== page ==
J. Main, V.A. Mandelshtam, G. Wunner and H.S. Taylor, "Riemann zeros and periodic orbit quantization by harmonic inversion"

[abstract:] "In formal analogy with Gutzwiller's semiclassical trace formula, the density of zeros of the Riemann zeta function zeta(z=1/2-iw) can be written as a non-convergent series rho(w)=-pi^{-1} sum_p sum_{m=1}^infty ln(p)p^{-m/2} cos(wm ln(p)) with p running over the prime numbers. We obtain zeros and poles of the zeta function by harmonic inversion of the time signal which is a Fourier transform of rho(w). More than 2500 zeros have been calculated to about 12 digit precision as eigenvalues of small matrices using the method of filter-diagonalization. Due to formal analogy of the zeta function with Gutzwiller's periodic orbit trace formula, the method can be applied to the latter to accurately calculate individual semiclassical eigenenergies and resonance poles for classically chaotic systems. The periodic orbit quantization is demonstrated on the three disk scattering system as a physical example."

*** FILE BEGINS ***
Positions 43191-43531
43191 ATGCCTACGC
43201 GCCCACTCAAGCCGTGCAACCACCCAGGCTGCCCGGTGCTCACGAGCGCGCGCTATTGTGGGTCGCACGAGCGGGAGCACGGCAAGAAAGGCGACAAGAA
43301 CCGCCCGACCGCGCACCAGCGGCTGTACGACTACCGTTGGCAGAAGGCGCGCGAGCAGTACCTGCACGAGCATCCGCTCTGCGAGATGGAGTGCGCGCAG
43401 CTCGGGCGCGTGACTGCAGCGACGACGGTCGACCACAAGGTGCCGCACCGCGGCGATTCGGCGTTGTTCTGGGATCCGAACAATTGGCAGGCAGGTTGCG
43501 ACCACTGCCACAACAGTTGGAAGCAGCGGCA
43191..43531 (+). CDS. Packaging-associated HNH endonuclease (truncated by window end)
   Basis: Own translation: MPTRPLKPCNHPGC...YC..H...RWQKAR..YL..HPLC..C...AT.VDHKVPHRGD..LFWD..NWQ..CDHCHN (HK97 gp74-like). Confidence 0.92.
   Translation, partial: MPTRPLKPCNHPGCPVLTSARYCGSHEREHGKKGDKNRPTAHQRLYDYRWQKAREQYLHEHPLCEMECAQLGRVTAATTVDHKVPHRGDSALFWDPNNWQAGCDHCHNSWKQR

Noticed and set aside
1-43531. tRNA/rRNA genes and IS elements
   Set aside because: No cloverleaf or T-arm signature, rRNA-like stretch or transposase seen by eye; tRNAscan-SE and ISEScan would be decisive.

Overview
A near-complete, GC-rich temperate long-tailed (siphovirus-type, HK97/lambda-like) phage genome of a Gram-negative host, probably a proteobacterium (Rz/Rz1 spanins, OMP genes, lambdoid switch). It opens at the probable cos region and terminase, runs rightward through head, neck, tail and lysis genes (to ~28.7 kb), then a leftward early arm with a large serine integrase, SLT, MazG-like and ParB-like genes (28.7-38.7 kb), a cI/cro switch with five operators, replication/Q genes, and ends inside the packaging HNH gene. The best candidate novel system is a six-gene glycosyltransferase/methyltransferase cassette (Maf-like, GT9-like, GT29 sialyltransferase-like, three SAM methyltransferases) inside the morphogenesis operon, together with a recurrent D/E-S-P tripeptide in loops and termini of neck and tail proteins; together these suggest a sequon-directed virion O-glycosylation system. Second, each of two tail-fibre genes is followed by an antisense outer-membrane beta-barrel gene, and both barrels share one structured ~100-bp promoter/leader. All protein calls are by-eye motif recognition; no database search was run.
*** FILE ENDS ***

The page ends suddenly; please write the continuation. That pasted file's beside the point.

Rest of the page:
E. Doron, "Do spectral trace formulae converge?"

[abstract:] "We evaluate the Gutzwiller trace formula for the level density of classically chaotic systems by considering the level density in a bounded energy range and truncating its Fourier integral. This results in a limiting procedure which comprises a convergent semiclassical approximation to a well defined spectral quantity at each stage. We test this result on the spectrum of zeros of the Riemann zeta function, obtaining increasingly good approximations to the level density. The Fourier approach also explains the origin of the convergence problems encountered by the orbit truncation scheme."

Y. Wei, "Dirichlet multiplication and easily-generated function analysis", Computers and Mathematics with Applications 39 (2000) 173-199